On Monday, the Pentagon deployed a pair of F-22 fighter jets to southeast Romania in an effort to deter hypothetical Russian aircraft.
"[The F-22s seek to improve] the defense of Europe, the defense of the North-Atlantic Alliance, to improve the security in South Eastern-Europe…as a result of the aggression by Russia that has brought so much instability to this part of the world over the past two or three years," said US Ambassador Hans G. Klemm.
But, according to the pilots who landed at the Black Sea air base this week, their job is to merely support their NATO allies, not to goad Moscow.
"We’re not here to provoke anybody, we’re here to work with our allies," said pilot Dan Barina.
"The type of missions we run generally are offensive-defensive types of missions. You’re looking to be cool, calm and collected," added US pilot Rob Morgan after climbing down from his fighter.
"Our actions definitely do have greater consequences. We’re very, very careful with what we do. This mission planning that went into something like this was extensive."
The pilots also addressed the incident in the Baltic Sea, where the Pentagon accused Russian jets of flying "unsafe" maneuvers in the vicinity of the USS Donald Cook.
"I guess you can watch the video and see for yourself how those intercepts are," said Dan Naim, another F-22 pilot. "If you want to intercept people over international waters, we just want to encourage them to do that in a safe way."
On Monday, Romanian Air Force chief of staff Maj. Gen. Laurian Anastasof insisted that the American presence was necessary to defend against the proximity of Russian planes based in Crimea, which could "trigger worries of the [NATO] alliance."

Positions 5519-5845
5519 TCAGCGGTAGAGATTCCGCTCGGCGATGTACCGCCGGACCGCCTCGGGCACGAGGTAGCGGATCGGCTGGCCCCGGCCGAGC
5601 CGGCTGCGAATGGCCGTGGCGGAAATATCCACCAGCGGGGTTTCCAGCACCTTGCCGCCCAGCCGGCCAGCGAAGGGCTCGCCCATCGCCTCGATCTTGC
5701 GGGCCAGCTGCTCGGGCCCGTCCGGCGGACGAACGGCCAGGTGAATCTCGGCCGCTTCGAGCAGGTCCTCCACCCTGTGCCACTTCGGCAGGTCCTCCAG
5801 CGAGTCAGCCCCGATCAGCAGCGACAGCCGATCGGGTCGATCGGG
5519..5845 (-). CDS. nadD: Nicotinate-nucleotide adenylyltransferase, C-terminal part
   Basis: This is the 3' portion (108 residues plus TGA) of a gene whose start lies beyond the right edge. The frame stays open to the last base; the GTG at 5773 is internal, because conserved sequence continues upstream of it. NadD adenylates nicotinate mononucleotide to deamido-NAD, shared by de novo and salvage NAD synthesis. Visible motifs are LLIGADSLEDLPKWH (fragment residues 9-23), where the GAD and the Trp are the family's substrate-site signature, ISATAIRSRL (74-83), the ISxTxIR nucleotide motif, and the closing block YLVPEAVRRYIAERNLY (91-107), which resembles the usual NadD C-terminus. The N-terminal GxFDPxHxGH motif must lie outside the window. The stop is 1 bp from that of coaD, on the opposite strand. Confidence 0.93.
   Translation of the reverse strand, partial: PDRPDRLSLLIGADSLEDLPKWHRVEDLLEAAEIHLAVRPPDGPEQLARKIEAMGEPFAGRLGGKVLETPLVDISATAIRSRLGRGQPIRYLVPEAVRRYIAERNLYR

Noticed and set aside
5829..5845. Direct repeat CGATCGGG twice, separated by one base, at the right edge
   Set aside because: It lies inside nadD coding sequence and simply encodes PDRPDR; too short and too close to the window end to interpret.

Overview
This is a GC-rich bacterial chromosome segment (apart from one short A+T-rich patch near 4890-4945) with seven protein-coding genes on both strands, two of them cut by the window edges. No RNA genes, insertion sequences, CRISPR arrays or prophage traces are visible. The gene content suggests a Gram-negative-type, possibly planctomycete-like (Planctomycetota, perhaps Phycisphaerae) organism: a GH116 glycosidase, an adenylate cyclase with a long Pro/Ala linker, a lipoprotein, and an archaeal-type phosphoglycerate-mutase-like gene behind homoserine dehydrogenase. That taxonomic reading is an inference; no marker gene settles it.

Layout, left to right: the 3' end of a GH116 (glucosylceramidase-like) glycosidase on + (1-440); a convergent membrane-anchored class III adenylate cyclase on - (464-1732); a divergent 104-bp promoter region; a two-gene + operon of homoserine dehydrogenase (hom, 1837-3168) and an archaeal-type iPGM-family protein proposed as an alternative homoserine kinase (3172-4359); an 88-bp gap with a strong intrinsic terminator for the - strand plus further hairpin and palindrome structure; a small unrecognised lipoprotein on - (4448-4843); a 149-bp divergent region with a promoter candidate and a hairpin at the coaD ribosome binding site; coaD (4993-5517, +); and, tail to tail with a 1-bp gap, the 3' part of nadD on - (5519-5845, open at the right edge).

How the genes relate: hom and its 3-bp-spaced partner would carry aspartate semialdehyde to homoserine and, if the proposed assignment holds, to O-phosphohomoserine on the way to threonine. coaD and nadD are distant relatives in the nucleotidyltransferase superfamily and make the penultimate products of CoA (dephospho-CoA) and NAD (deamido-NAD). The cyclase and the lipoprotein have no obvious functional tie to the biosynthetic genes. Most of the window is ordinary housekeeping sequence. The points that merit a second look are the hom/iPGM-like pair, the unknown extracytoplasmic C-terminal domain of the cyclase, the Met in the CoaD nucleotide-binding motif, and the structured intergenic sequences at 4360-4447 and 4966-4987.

He added that any unidentified aircraft operating within 20 miles of Romanian airspace "obliges us to scramble planes up in the air, a scenario that had already happened four times this year." Anastasof conceded, however, that none of these incidents involved Russian aircraft.
While Washington and its allies continue to accuse Russia of military aggression, it’s hard to ignore the fact that NATO has been steadily inching toward the Russian border. Earlier on Tuesday, Kremlin spokesman Dmitry Peskov reiterated his concern with the alliance’s growing military presence in eastern Europe.
"In regard to who is a threat to whom, it should not be forgotten what has been constantly heard over the last few years both from Brussels and from the members of the leadership of this organization, I mean NATO, concerning statements that it is Russia that they consider to be a threat," he said.
"And these statements are not limited by words alone, but also we see steps being made in boosting military potential and military expansion toward Russia’s borders, so here in this case it’s enough to take into account facts that are obvious."
Despite their “peace” mission, the F-22 pilots aren’t unaware of the potential for conflict.
"Until you’re in that situation, I don’t know if you really know what it feels like," Barina said. "If it’s got to be done, it’s got to be done. I’m not sure I’d think about a whole lot else…It’s the job we all signed up for."